Mr. Camejo earned his living as a financier and helped start an
investment firm, Progressive Management Asset Inc. in Oakland.
Clients can arrange their portfolios so that their investments, for
example, are not linked to animal testing, weapons or sweatshop labor.
He created the first environmentally screened fund - the Eco-Logical
Trust - for a major Wall Street firm, Merrill Lynch. He also founded
the Council for Responsible Public Investments and wrote the book,
"The SRI Advantage: Why Socially Responsible Investing Has
Peter Miguel Camejo was born on New Year's Eve 1939 at a hospital in
Queens, N.Y., where his mother had flown from Venezuela to use the
American health care system and to give her son dual U.S.-Venezuelan
citizenship. He spent the first part of his life in his parents'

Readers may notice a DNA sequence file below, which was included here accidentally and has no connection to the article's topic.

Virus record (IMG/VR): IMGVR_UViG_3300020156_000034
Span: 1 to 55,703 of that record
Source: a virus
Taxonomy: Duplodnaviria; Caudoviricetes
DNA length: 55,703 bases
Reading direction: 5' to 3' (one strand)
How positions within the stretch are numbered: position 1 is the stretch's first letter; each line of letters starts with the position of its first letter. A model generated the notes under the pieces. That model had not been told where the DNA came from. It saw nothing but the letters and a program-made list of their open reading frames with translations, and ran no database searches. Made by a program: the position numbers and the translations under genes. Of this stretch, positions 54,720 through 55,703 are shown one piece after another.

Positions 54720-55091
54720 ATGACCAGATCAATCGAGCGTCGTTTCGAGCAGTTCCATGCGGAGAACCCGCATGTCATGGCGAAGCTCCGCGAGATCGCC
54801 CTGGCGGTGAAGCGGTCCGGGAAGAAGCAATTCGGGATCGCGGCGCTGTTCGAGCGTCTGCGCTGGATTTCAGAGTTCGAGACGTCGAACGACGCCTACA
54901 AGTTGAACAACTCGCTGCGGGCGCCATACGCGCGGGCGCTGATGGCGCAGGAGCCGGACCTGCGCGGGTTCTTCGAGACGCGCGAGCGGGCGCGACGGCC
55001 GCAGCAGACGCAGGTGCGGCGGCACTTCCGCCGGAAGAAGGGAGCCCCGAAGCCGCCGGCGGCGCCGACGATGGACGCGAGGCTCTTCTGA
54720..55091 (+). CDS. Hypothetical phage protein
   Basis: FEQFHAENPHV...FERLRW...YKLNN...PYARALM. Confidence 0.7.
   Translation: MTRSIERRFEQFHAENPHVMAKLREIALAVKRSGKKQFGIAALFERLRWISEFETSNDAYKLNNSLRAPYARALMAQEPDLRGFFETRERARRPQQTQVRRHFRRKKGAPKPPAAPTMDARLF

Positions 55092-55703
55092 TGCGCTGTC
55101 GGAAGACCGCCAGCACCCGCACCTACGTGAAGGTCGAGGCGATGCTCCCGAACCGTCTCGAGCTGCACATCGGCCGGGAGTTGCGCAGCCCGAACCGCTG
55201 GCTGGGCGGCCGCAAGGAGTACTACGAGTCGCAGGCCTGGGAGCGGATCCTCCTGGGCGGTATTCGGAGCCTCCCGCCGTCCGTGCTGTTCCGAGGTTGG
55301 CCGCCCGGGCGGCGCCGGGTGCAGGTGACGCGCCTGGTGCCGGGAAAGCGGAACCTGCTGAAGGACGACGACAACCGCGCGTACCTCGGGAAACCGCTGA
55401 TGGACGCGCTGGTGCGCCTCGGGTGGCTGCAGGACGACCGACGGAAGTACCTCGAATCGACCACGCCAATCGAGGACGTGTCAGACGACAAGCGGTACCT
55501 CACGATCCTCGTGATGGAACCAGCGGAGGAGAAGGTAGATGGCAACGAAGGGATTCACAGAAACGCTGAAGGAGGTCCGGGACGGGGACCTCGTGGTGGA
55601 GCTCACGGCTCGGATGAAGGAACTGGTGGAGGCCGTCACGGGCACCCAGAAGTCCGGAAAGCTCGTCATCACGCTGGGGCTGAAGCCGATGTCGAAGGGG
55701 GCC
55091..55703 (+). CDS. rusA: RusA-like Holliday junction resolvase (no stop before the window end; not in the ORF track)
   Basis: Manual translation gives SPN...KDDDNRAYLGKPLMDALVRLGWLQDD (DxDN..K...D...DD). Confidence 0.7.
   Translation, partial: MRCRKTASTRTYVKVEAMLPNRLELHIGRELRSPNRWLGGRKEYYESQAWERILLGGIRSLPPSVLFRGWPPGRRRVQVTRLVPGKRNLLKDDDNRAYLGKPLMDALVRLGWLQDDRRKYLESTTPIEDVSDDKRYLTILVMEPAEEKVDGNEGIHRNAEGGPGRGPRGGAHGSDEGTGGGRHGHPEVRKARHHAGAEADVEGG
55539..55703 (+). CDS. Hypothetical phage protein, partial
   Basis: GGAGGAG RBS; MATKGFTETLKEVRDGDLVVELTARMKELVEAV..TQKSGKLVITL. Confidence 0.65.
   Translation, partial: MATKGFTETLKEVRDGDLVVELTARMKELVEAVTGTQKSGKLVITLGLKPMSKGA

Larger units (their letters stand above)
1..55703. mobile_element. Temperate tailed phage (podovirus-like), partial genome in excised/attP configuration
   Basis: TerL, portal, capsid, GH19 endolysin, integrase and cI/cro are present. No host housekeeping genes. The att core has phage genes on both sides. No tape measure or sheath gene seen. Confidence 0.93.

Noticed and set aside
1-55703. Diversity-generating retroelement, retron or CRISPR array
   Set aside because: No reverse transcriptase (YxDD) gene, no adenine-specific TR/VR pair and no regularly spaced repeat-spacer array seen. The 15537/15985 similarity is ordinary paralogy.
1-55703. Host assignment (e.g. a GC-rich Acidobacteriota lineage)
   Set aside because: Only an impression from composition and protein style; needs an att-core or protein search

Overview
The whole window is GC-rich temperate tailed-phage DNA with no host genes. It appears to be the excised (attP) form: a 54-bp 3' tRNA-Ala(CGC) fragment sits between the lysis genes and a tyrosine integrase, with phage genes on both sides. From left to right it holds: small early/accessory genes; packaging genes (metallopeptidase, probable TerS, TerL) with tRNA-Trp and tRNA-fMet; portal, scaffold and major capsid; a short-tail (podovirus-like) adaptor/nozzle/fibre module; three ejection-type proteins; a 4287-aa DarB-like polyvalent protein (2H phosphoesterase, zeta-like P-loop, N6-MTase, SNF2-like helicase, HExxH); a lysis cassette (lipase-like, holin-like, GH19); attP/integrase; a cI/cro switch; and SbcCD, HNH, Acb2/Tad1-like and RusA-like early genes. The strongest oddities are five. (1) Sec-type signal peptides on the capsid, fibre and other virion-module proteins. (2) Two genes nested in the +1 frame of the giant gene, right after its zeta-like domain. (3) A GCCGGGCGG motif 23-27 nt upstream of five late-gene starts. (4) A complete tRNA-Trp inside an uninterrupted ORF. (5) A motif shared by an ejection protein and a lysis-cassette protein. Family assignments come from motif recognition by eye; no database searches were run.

homeland. He moved to New York at age 7 with his mother when his
parents divorced but spent summers in Latin America. He said the
poverty he saw as a youth in Venezuela drove his passion for social
and economic justice.
After graduating from high school with a perfect score on his math
SAT, he studied mathematics at the Massachusetts Institute of
Technology and later transferred to UC Berkeley. He never earned a degree.
Matt Gonzalez, a former San Francisco supervisor who is running for
vice president with Nader as an independent, said that Mr. Camejo
once told him that when he interviewed for his job at Merrill Lynch,
"the only thing that was true on my resume was my name and phone number."
Gonzalez said Mr. Camejo was a success at Merrill Lynch, but was
pushed out after the firm found out that one of its star employees
had been arrested for protesting and had run for president as a
socialist. Gonzalez said his friend continued to be a pioneer in the
socially responsible investment movement and made a political mark,
even though he did not win in any state or national election.
In the days leading to his death, Mr. Camejo completed his autobiography.
"We will all be able to get a vivid sense of the great measure of
Peter Camejo as a sentinel force for civil rights and civil